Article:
Brazil has the largest public organ transplantation system worldwide, and 95% of these procedures are carried out with public resources1. Ceará is one of the states that perform the most organ transplants, and 1,510 transplants were performed in 20171. The activities performed by the transplant center occur 24 hours a day, seven days a week. The main ones are: regulating the list of organ and tissue receptors, receiving notifications from potential donors diagnosed with brain death, and coordinating the necessary supervision for transplant surgery. There is a growing need for solid organs for transplantation, and serological profile of potential donors is an important measure used to evaluate the suitable donor candidates2.
Organ transplantation from donors who are infected with Trypanosoma cruzi is most often avoided due to the risk of disease transmission3. Studies have reported amastigote forms in several organs, including those for which the parasite does not have a natural tropism. Organ transplantation represents an alternative transmission route for Chagas disease (CD) that is facilitated by immunosuppressive therapy required for transplant recipients. Rates of transmission from an infected donor to recipient range from 10% to 20%3,4, with the risk of T. cruzi transmission being more significant in heart transplantation compared to liver or kidney transplantation.
Chagas disease is prevalent in both endemic and several nonendemic countries, including the United States and Spain5. It is endemic in Latin America where an estimated six to eight million people are infected, although the exact prevalence is difficult to determine as only 2% of cases are diagnosed. In Brazil, an estimated two to three million people are infected6–8. According to the Mortality Information System, 68,206 CD-related deaths were recorded in Brazil from 2000 to 2013, an average of 4,872 deaths per year9.
The northeastern region of Brazil, especially the State of Ceará, is at high risk for CD transmission for many reasons. This socioeconomically challenged region contains high rates of suboptimal housing with living conditions that are conducive to the triatomine bug, a vector for CD. In addition, Ceará is the epicenter of the Triatoma brasiliensis and Triatoma pseudomaculata species, which are difficult to control by traditional means recommended by the National Health Foundation [Fundação Nacional de Saúde (FNS)]10,11. Finally, demands for the control of emerging and reemerging diseases, such as dengue, has led to a worrying and progressive reduction of the entomological vigilance activities used to control CD11.
Therefore, the present study sought to determine the seroprevalence of T. cruzi in potential organ donors in the State of Ceará, and to examine the epidemiological profile of these individuals.
Study design and sampling
The medical record at the Transplantation Center of the State of Ceará in Fortaleza, Brazil includes a form used by medical to collect structured data from the patient, and data were used for analysis. These data included information on sex, age, place of origin, and serological screening results for Human Immunodeficiency Virus (HIV), syphilis, Human T-cell Lymphotropic Virus (HTLV), Cytomegalovirus (CMV), hepatitis B and C, toxoplasmosis, and CD. All potential donors from 2010 to 2015 were included in this study. Only donors with incomplete information regarding serology for CD were excluded.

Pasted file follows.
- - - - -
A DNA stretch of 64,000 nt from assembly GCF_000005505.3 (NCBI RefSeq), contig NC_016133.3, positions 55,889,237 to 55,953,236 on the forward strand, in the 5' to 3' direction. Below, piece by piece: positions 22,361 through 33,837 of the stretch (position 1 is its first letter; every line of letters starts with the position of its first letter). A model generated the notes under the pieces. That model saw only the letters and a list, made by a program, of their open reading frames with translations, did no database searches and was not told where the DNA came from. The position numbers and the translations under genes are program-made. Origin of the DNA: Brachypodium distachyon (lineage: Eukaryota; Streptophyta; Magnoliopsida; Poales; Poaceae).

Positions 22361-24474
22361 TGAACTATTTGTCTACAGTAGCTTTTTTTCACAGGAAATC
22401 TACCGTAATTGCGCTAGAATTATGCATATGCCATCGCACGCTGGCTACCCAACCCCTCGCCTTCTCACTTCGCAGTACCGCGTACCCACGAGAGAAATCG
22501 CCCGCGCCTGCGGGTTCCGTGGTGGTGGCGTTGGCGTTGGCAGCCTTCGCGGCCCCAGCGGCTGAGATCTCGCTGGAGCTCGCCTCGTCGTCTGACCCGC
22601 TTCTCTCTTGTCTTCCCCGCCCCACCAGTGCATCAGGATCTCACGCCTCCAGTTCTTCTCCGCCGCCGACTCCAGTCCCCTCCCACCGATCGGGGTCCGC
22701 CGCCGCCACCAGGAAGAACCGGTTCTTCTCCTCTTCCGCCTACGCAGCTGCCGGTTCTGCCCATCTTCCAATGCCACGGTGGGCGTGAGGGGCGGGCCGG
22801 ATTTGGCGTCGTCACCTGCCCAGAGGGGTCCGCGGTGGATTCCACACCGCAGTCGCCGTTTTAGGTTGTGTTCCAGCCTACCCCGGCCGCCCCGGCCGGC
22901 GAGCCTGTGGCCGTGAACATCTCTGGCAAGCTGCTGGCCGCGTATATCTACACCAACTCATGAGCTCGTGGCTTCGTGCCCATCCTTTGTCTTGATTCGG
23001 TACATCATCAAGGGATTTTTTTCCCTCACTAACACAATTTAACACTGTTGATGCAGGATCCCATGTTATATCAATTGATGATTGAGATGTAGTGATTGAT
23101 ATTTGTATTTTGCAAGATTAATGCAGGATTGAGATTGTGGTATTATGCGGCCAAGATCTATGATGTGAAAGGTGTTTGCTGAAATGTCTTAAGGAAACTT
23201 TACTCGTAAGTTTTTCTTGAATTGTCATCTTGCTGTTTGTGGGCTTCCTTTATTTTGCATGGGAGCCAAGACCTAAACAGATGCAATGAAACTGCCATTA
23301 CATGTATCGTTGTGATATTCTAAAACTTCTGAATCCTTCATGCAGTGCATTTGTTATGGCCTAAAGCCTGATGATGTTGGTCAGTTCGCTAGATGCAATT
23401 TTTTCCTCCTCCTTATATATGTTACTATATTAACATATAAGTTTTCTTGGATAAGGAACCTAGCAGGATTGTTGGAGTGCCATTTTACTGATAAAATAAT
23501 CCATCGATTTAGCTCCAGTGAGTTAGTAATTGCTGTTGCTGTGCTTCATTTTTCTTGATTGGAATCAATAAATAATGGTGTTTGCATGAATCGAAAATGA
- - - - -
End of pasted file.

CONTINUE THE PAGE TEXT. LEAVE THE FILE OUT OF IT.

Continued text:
This project complied with Brazil’s National Health Council regulations (Directive CNS 466/12) governing human research and it was approved by the Federal University of Ceará’s Research Ethics Committee (COMEPE-UFC), under protocol number53833816.5.0000.5054 in December 2015.
Data were recorded in Excel (Microsoft Corp., Redmond, WA, USA) and analyzed using GraphPad Prism version 5.0 (GraphPad, San Diego, CA, USA). The frequency of positive CD cases was calculated using the proportion of positive serological results and the total number of donors over the study period. Fisher’s exact test was used to establish associations between categorical variables and groups. Simple linear regression was used to determine trends between the variables, with the year serving as the independent variable. For all tests, results were considered significant at p-value < 0.05.
In total, 2,822 potential organ donors were identified from January 2010 to December 2015. Of these, 1,038 became actual donors, and 1,784 were excluded for a variety of reasons (e.g., lack of family authorization, medical contraindication). Effective donors were mostly male (n = 699; 67.3%) aged 41 – 60 years (n = 436; 42%). A total of 566 (54.5%) donors died due to head trauma, 407 (39.2%) due to stroke, and 65 (6.3%) due to other causes (e.g., central nervous system tumor, encephalopathy anoxic).
Table 1 displays the prevalence of CD in potential organ donors. The number of CD serological tests performed each year increased during the 6-year period. A total of 27 (1.2%) potential donors with positive CD serology and two (0.1%) had inconclusive results. The prevalence of CD among potential donors varied between 0.9 and 1.6%. Overall, 2014 saw the highest number of positive cases (n = 8; 1.5%) and 2010 the lowest (n = 1; 1.0%). Organs from these individuals were rejected due to their reactive serology for this disease.
|Year||Serology tests||Positive||Indeterminate||Prevalence (%)|
As shown in Table 2, 79.3% (n = 23) of potential donors with positive or inconclusive CD serology were male, 51.8% were aged 41- 60 years (n = 15), and 65.5% resided in the state’s countryside (n = 19). The primary cause of death of deceased donors was stroke (n = 11; 37.9%). There were 21 potential donors with positive or inconclusive results for at least one other infection (e.g., CMV, toxoplasmosis, hepatitis B and C). As detailed in Table 3, potential organ donors with positive or inconclusive serology for CD were more likely to have died from a stroke than from traumatic brain injury (TBI) (relative risk = 2.472; p = 0.0195) and were more likely to be aged over 60 years (relative risk = 2.535; p = 0.0346).
|Age (years)||18 – 40||7||24.1|
|Cause of death||CVA- Hemorrhagic||11||37.9|
|CVA – Ischemic||7||24.1|
|TBI – Physical aggression||1||3.4|
|TBI – Traffic accident||7||24.1|
|TBI – other causes||3||10.3|
|Profiles of donors||positive*||negative|
|06 a 11||0||0.0||21||2.0||1.0000|
|12 a 17||0||0.0||86||8.3||0.6140|
|Cause of death|
TBI: traumatic brain injury; CVA: cerebrovascular accident; *Positive: positive/indeterminate serology. **p = Fisher’s Test p-value. Fisher’s Test included positive/inconclusive potential donors and actual donors (negative serology).